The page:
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Screening of peripheral arterial disease in primary health care

Authors Tóth-Vajna Z, Tóth-Vajna G, Gombos Z, Szilágyi B, Járai Z, Berczeli M, Sótonyi P

Received 11 March 2019

Accepted for publication 1 July 2019

Published 20 August 2019 Volume 2019:15 Pages 355—363

DOI https://doi.org/10.2147/VHRM.S208302

Checked for plagiarism Yes

Review by Single-blind

Peer reviewers approved by Dr Melinda Thomas

Peer reviewer comments 2

Editor who approved publication: Professor Daniel Duprez


Zsombor Tóth-Vajna,1 Gergely Tóth-Vajna,2 Zsuzsanna Gombos,1 Brigitta Szilágyi,3 Zoltán Járai,4,5 Márton Berczeli,1 Péter Sótonyi1

1Heart and Vascular Center, Department of Vascular Surgery, Semmelweis University, Budapest, Hungary; 21st Department of Pediatrics, Semmelweis University, Budapest, Hungary; 3Department of Geometry, Institute of Mathematics, Budapest University of Technology and Economics, Budapest, Hungary; 4Department of Cardiology, St. Emeric University Teaching Hospital, Budapest, Hungary; 5Heart and Vascular Center, Department of Vascular Surgery, Department of Angiology, Semmelweis University, Budapest, Hungary

Correspondence: Márton Berczeli
Heart and Vascular Center, Department of Vascular Surgery, Semmelweis University, 68 Városmajor Street, Budapest 1122, Hungary
Tel +36 20 666 3354
Email marton.berczeli@gmail.com

Background and purpose: The screening tool for diagnosing lower extremity arterial disease is the assessment of the ankle-brachial index (ABI), which is widely used in general practice. However, resting ABI can easily produce a false negative result. In light of this, our goal was to determine the proportion of definitive diagnoses (peripheral arterial disease [PAD] confirmed or refuted) among patients screened in general practice, and the rate of cases in which the need for further specialized examination is necessary, with special attention to groups having non-compressible arteries and ABI negative symptomatic status. The aim of our work is to improve the efficiency of primary health care screening in PAD and reduce the extremely high domestic amputation ratio.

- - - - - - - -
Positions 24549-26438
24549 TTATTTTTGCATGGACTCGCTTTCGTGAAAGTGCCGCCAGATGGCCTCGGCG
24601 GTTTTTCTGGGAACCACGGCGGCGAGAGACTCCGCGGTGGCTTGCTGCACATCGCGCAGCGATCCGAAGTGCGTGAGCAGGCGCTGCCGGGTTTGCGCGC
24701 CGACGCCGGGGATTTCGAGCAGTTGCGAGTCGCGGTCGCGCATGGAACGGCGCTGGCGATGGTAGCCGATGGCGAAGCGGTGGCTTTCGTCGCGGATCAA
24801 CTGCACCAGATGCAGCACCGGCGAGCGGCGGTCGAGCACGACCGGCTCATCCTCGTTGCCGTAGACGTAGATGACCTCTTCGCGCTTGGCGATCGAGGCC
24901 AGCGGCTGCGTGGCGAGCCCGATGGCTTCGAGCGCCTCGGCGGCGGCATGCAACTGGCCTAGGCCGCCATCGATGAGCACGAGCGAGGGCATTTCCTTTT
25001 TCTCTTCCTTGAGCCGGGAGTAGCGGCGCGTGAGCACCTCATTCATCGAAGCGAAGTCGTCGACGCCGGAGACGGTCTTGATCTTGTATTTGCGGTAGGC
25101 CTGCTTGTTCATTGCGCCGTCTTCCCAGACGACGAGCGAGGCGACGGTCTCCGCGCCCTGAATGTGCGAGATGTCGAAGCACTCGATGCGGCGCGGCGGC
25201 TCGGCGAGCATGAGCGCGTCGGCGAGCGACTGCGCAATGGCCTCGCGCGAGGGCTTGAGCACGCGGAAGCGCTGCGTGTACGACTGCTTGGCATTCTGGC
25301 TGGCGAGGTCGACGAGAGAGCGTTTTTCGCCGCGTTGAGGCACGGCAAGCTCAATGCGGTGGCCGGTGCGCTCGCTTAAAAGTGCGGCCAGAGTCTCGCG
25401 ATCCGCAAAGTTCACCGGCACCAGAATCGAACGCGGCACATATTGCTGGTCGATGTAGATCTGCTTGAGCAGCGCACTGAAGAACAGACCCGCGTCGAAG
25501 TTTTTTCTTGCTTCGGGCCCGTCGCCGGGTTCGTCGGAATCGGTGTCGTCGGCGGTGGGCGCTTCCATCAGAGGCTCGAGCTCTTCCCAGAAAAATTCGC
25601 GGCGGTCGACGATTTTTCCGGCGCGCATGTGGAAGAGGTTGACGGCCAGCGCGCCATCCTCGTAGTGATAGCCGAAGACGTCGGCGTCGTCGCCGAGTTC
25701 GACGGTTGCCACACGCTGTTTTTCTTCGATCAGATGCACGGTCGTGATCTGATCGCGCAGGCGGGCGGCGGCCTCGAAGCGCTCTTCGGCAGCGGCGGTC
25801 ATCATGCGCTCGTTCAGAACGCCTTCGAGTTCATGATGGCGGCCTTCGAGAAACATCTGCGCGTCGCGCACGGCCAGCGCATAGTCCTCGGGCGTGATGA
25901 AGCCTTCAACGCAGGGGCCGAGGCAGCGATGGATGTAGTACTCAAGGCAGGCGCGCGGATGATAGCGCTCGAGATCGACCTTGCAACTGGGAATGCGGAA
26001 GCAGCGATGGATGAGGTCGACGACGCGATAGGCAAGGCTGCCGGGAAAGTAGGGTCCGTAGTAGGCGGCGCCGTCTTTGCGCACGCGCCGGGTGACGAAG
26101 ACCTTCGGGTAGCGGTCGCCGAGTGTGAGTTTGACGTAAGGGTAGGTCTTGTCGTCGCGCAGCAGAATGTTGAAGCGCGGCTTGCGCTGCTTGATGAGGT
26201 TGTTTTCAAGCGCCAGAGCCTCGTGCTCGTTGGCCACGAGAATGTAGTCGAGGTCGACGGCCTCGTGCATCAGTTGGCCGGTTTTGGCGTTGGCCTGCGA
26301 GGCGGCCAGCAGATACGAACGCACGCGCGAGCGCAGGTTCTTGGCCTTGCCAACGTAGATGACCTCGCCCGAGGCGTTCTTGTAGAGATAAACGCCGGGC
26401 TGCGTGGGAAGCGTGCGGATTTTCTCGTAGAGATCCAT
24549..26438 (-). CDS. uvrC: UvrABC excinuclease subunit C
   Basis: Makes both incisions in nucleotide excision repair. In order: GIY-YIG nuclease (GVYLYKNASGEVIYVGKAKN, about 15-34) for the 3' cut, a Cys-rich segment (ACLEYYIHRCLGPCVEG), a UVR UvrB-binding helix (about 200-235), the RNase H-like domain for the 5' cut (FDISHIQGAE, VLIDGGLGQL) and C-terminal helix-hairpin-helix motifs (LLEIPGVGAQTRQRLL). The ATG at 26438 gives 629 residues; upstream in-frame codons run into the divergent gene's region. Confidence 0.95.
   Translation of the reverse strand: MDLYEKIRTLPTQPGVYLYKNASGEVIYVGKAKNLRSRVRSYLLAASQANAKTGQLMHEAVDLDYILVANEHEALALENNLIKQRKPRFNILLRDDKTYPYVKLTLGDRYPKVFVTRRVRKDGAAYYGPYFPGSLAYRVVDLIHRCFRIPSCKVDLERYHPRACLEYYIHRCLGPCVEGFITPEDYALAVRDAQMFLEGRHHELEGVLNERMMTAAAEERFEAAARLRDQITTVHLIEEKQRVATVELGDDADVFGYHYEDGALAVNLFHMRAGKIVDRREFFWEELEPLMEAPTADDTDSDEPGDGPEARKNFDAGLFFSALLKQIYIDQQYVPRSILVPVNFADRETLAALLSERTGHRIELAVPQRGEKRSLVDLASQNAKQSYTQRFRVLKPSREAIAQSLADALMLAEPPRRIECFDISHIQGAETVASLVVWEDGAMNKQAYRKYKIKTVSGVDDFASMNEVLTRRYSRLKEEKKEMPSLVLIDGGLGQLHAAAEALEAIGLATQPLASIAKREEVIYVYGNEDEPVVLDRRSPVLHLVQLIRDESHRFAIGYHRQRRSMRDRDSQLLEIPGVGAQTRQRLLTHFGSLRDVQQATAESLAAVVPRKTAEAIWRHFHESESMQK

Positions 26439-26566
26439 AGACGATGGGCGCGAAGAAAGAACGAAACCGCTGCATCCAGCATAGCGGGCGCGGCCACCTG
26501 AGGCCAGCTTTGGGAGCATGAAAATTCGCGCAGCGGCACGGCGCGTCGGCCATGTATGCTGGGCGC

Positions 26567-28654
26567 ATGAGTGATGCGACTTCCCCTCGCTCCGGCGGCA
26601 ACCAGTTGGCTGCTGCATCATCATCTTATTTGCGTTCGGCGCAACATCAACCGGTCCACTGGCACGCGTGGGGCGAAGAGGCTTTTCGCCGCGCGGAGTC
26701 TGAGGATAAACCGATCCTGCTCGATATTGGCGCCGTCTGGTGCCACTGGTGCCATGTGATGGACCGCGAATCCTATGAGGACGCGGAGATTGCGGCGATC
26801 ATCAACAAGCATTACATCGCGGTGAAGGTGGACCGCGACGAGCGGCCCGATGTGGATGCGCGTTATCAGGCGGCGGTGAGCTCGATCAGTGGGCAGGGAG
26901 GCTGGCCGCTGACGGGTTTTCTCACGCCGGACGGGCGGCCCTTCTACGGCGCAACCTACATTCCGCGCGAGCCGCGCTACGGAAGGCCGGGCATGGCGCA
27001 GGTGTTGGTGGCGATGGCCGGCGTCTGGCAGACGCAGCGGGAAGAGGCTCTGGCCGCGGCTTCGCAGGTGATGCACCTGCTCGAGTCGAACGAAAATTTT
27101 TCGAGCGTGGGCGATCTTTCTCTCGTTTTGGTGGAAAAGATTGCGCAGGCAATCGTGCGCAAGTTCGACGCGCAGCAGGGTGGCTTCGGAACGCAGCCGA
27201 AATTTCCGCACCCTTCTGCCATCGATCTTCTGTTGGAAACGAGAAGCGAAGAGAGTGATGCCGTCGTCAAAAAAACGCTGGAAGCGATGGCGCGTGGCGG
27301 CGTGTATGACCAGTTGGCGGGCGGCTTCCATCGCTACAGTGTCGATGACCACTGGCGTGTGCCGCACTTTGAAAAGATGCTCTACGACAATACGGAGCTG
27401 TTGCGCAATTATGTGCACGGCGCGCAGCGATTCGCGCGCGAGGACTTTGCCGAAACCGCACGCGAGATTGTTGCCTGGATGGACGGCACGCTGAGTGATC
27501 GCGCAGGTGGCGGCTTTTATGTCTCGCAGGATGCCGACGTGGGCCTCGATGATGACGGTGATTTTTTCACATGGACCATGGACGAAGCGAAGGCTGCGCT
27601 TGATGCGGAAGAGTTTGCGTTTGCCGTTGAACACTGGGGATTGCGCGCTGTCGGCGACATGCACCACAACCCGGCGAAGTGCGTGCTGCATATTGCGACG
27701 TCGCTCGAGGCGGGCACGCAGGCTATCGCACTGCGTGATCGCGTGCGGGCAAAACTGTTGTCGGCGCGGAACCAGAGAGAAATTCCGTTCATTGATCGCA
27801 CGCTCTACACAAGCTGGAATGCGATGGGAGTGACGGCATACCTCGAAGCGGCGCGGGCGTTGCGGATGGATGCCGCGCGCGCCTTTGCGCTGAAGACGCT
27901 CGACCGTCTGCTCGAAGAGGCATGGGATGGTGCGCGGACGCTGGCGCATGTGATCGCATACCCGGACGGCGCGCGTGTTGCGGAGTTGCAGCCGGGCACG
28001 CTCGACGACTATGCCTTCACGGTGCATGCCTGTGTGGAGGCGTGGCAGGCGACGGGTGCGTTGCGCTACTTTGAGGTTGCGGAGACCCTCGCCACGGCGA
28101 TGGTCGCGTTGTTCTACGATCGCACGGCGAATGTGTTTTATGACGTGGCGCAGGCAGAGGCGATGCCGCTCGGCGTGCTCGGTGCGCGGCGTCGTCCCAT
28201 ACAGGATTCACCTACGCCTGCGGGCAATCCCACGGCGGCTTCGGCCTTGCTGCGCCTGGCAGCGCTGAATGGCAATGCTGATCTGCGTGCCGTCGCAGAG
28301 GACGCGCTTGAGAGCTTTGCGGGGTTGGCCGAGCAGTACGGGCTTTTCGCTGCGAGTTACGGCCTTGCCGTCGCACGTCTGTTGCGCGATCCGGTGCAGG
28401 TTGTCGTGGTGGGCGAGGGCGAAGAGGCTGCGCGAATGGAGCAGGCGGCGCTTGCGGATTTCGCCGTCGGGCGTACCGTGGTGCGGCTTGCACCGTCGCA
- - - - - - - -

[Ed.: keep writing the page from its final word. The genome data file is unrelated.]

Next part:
Patients and methods: Eight hundred and sixteen patients were screened. We used the Edinburgh Questionnaire and recorded medical histories, major risk factors, current complaints, and medication. Physical examinations were performed, including ABI testing.
Results: Thirty-three percent complained about lower extremity claudication; 23% had abnormal ABI values; 13% of the patients within the normal ABI range had complaints of dysbasia; and 12% were in the non-compressible artery group. The ABI-negative symptomatic group’s risk factor profile showed a close similarity to the clear PAD-positive and non-compressible artery groups.
Conclusion: The percentage of PAD could be higher than the number of patients diagnosed by ABI screening. Nearly a quarter of the population fell into the non-compressible artery and ABI-negative symptomatic groups, together defined as the “murky zone”. When screening purposely for PAD, these patients deserve special attention due to the insufficient selectivity and sensitivity of measurements. If there is high clinical suspicion of PAD in spite of normal ABI values, further assessment may be considered.

Keywords: peripheral arterial disease, ankle-brachial index, diabetes, screening method, ABI-negative symptomatic, non-compressible artery


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